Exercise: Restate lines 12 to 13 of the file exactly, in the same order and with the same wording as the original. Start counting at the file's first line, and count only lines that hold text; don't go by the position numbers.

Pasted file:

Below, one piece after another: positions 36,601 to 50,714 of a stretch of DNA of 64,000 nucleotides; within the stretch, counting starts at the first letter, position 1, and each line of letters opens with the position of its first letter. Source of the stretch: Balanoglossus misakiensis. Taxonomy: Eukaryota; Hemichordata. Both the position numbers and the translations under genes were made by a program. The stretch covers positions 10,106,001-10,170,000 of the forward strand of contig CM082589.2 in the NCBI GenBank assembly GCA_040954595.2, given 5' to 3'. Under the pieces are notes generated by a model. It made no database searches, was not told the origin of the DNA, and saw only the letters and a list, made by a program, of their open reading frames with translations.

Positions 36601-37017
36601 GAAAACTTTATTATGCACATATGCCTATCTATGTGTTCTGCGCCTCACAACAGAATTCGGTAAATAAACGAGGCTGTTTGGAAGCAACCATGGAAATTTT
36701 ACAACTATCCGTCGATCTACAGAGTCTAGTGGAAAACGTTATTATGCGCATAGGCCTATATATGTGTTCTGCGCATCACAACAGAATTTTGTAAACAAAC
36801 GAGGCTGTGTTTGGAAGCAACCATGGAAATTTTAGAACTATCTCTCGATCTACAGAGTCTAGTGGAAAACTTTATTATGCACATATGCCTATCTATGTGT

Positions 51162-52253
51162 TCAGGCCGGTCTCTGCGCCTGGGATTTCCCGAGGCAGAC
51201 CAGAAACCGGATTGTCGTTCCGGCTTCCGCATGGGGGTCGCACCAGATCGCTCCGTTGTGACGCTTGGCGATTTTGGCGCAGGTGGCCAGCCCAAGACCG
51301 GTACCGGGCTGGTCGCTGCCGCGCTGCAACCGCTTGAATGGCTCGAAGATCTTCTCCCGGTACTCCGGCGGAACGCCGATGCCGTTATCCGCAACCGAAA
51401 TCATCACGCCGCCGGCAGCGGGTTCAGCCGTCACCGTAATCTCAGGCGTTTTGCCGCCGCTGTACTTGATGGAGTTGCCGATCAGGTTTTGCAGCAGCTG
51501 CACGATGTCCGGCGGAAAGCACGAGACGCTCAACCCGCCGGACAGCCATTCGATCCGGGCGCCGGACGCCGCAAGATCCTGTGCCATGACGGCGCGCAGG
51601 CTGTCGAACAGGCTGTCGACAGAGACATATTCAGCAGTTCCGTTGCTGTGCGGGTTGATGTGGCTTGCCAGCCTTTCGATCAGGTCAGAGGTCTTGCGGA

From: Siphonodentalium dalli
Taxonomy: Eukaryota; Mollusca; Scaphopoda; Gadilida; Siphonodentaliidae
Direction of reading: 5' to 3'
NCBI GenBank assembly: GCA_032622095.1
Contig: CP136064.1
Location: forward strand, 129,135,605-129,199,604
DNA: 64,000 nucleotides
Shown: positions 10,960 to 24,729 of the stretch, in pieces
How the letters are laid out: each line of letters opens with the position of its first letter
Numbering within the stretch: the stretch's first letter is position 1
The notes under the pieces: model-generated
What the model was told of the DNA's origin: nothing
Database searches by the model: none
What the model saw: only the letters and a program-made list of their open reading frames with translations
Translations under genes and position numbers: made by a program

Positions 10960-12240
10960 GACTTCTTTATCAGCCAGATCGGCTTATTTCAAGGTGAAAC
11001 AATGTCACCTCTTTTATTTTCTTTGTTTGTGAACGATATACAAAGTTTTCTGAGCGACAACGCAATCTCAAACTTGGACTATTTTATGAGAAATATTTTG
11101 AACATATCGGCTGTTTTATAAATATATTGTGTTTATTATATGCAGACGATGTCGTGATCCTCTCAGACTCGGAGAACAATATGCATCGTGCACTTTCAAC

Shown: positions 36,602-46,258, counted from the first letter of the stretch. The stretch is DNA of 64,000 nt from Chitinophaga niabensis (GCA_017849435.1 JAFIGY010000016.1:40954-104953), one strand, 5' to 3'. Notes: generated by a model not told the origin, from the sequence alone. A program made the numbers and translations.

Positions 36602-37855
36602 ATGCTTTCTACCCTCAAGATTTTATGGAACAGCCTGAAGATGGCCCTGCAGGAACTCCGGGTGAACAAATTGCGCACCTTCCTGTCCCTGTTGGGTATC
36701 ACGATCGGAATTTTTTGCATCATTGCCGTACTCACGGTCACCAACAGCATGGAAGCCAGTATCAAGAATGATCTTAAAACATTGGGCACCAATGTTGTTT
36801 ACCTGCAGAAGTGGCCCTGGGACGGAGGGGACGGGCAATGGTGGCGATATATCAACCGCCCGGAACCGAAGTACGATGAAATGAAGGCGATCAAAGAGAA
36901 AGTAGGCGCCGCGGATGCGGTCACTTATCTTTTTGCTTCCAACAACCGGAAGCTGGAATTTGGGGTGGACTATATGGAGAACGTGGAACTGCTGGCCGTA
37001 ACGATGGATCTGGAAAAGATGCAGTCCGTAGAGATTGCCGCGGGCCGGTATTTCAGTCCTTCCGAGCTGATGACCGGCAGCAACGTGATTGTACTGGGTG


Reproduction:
51601 CTGTCGAACAGGCTGTCGACAGAGACATATTCAGCAGTTCCGTTGCTGTGCGGGTTGATGTGGCTTGCCAGCCTTTCGATCAGGTCAGAGGTCTTGCGGA

From: Siphonodentalium dalli